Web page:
The Bedford Free Public Library was founded in 1876 by a group of townspeople. While its goal was to serve the entire community, it was supported by private funds and governed by a private corporation. The early members of the Library Corporation saw the library not only as a provider of books, but as an “educator” in a broader sense.
By 1952, the Library was functioning as a part of the Town governmental structure. The legislature of the Commonwealth of Massachusetts recognized the fact by enacting legislation creating a Board of Trustees with six members elected by the Town, and the clergy of the Town’s three churches serving ex officio. Provisions were made for the election by the Board of three of their members to serve on the Bedford Free Public Library Corporation which had responsibility for the trust funds bequeathed to the Corporation and the historical artifacts belonging to the town. The Town Treasurer was to serve as the Treasurer of the Corporation. This legislation was amended in 1973 to abolish the ex officio membership of the clergy and make all Trustees elected by the Town. In 1974, the Charter voted by the Town reduced the membership of the Board of Trustees to seven.
For many years the Library was housed in a variety of quarters: the Ladies Union, Mr. Aaron March’s store, the Center Grammar School, and the Town Hall. As early as 1888, Mr. George Piper, Chairman of the Board of Trustees, expressed the hope that a suitable library building be built in the near future, but it was not until 1952 that the library moved into its own quarters on the corner of Great Road and Mudge Way in the building known as the Stearns building, which currently houses the Police Station. As the Town grew, and use of the Library rose dramatically between 1955 and 1965, it became evident that a new library building was needed. In 1968, with the aid of a federal grant, the Library moved into a 14,700 square-foot building at its current location at 7 Mudge Way. A major addition to the Library was completed in 1999, expanding the interior space to 35,600 square feet.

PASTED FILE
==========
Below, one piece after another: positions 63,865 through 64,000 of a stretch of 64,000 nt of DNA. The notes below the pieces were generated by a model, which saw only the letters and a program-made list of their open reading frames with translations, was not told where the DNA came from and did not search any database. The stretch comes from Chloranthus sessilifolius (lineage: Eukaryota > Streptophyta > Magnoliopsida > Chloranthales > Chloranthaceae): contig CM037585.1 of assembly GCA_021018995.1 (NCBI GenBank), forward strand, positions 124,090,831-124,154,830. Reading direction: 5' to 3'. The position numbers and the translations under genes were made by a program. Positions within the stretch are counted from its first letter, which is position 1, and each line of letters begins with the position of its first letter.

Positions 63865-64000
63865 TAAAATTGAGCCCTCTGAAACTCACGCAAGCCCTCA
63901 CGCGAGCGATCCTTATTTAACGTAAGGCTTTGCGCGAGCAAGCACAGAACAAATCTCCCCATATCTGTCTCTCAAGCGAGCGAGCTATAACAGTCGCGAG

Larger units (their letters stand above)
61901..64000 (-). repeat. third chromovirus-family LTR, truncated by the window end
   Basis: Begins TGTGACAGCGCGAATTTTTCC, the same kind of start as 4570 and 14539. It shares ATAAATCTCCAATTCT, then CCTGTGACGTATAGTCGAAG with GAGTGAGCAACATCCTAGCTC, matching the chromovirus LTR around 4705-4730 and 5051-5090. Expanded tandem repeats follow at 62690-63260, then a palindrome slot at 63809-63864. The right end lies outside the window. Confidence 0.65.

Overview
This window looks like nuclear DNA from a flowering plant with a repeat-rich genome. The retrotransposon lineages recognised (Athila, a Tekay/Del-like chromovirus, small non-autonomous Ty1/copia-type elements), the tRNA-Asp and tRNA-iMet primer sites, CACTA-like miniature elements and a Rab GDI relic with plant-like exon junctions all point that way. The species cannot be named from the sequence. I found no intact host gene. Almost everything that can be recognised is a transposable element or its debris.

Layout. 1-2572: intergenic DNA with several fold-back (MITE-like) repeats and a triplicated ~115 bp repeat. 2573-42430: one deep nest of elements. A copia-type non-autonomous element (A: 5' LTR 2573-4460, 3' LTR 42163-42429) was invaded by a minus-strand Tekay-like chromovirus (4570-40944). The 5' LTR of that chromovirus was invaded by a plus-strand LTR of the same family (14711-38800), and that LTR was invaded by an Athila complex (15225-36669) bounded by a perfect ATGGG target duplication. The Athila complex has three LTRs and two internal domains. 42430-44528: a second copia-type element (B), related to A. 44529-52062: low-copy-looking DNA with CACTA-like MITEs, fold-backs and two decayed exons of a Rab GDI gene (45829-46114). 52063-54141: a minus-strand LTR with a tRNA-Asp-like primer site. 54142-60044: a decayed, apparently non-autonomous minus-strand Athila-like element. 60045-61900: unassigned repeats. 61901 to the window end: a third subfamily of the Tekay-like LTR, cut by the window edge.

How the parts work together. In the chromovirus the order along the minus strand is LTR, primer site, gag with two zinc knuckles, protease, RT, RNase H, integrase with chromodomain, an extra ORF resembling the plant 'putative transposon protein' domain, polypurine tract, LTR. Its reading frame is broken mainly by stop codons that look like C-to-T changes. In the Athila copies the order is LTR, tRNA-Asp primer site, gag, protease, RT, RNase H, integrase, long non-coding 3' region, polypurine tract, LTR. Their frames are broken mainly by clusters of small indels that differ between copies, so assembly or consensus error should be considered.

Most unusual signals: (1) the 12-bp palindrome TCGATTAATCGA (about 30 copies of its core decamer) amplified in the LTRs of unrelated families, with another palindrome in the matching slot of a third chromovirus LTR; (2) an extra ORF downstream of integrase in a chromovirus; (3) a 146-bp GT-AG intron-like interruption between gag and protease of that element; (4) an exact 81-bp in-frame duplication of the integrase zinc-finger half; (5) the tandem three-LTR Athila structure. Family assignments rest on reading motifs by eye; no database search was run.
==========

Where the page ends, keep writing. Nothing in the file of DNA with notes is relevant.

The increased space has allowed the Library to offer more resources, services, and programs to the community, such as more space to expand print, audio, and DVD collections; a separate Children’s Room with storytime space; a young adult area; more meeting and study rooms; more space to work and read, a controlled room to house the historic Bedford Flag, and more display areas. Uses of interior space are dynamic to meet changing needs; currently the Library is expanding its Teen area to better serve the young adults in our community.
(Some of this information is from an written by Eleanor Arthur, a former Library Director, that appears in The Bedford Sampler).